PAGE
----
US deportation ranking up as Irish deportees increase
By Noel Baker - Tuesday, October 27, 2009
MORE Irish people have been deported from the United States in the past year, with the increase in numbers leading to a jump in our deportation ranking.
New figures provided by the US Immigration and Customs Enforcement Office show that, in the year to the end of September 2009, a total of 117 Irish people were deported from America, an increase of 23 people compared with the previous 12 month period.
The rise in deportations has led to Ireland’s deportation ranking, based on the number of citizens expelled from the US, jumping from 65 out of 220 countries in 2008 to 53rd this year.
The figures show that 21 Irish people were removed from the US this June, the highest monthly figure in the past two years. Fourteen people were removed in April 2009, and 12 in July.
A spokesperson for the Immigration and Customs Enforcement (ICE) Office said they did not know if the increase in deportations was attributable to more Irish people entering the US and working illegally.
The ICE’s fiscal year runs from September to September, and the number of deportations to Ireland last month fell to four.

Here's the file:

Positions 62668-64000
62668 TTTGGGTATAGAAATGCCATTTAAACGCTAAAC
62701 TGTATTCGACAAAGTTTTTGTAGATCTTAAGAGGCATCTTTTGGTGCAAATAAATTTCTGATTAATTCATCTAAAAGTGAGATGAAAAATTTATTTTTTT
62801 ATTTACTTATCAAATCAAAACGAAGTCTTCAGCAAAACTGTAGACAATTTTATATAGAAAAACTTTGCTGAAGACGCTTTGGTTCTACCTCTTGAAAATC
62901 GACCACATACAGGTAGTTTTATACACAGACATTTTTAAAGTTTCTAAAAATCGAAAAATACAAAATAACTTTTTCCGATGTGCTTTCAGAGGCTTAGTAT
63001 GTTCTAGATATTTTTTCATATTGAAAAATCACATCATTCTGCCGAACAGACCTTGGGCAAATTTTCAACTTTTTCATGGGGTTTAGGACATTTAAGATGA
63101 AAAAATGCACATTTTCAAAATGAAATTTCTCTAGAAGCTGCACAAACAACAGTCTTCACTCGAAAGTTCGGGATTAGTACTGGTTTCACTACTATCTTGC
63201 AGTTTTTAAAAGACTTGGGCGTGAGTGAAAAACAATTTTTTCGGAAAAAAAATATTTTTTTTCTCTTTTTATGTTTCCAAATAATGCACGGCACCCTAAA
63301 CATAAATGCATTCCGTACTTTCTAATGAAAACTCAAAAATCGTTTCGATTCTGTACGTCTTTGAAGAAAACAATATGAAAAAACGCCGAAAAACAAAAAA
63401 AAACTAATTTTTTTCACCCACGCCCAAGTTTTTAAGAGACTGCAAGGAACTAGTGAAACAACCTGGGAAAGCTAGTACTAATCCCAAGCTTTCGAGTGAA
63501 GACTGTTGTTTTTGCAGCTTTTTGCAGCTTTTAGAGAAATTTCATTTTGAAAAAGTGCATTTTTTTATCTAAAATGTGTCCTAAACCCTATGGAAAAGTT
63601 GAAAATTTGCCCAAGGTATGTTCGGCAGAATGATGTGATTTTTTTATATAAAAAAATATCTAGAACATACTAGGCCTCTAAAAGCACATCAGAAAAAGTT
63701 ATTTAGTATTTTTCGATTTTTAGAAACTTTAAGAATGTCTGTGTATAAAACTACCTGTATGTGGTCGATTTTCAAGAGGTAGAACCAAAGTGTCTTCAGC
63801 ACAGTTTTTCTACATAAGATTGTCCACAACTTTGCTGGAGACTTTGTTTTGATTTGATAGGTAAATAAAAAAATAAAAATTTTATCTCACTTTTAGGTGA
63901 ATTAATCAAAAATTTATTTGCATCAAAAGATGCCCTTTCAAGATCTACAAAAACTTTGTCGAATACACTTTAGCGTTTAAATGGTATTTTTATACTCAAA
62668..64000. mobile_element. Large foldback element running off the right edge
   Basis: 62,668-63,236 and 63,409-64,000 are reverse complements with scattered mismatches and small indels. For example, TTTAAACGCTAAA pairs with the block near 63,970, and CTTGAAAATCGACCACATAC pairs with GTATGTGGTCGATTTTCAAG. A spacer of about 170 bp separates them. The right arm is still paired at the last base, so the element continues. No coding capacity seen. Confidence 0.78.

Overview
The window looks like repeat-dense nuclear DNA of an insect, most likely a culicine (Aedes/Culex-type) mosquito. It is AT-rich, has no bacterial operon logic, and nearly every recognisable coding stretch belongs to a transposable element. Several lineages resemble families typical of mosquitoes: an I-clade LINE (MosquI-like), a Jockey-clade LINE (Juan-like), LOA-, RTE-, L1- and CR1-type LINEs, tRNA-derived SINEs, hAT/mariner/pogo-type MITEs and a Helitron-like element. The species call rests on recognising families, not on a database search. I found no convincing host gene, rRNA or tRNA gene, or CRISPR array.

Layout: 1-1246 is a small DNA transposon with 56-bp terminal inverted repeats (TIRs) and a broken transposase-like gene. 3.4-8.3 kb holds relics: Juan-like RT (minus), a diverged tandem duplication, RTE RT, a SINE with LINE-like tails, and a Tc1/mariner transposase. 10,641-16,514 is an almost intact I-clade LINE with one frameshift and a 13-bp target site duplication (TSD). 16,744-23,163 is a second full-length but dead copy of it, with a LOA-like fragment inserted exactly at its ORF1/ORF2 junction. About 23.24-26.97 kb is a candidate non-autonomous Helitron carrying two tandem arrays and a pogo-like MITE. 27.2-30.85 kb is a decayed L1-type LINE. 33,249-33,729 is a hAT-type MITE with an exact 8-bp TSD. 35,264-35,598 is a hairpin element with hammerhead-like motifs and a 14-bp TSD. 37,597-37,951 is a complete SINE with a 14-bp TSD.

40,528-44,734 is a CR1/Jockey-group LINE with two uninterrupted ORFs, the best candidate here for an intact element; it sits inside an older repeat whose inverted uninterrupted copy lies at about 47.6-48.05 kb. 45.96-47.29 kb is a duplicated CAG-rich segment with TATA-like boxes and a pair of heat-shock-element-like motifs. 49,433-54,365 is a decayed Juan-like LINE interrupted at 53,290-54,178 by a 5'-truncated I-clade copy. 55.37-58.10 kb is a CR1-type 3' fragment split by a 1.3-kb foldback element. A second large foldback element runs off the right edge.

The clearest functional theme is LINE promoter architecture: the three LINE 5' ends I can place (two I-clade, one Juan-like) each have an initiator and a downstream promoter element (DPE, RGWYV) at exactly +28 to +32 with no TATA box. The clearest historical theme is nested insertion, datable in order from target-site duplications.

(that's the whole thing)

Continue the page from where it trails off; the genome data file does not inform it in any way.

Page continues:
Other figures, provided by the Department of Homeland Security in the US Customs and Border Protection Office shows the number of Irish people entering the US has dropped considerably. In the fiscal year to the end of September 2008 some 596,828 Irish citizens entered the US, with 538 deemed inadmissible and refused entry.
More recent figures for the year to the end of last month show that the number of Irish visitors dropped to 427,650, with 456 people denied entry.
This story appeared in the printed version of the Irish Examiner Tuesday, October 27, 2009
This article clearly underscores the need for long overdue changes in our U.S. immigration policies as they apply to the undocumented Irish community here. As stated in another recent submission, Irish Americans in general and members of the Ancient Order of Hibernians in particular, have a moral obligation to support immigration reform legislation. Undocumented Irish immigrants living in the U.S. must have an opportunity to resolve their unfortunate immigration status. Also, in order for Irish America, as we know it, to grow and flourish we need to amend the law to provide for legal immigration from Ireland as a permanent addition to U.S. immigration policy.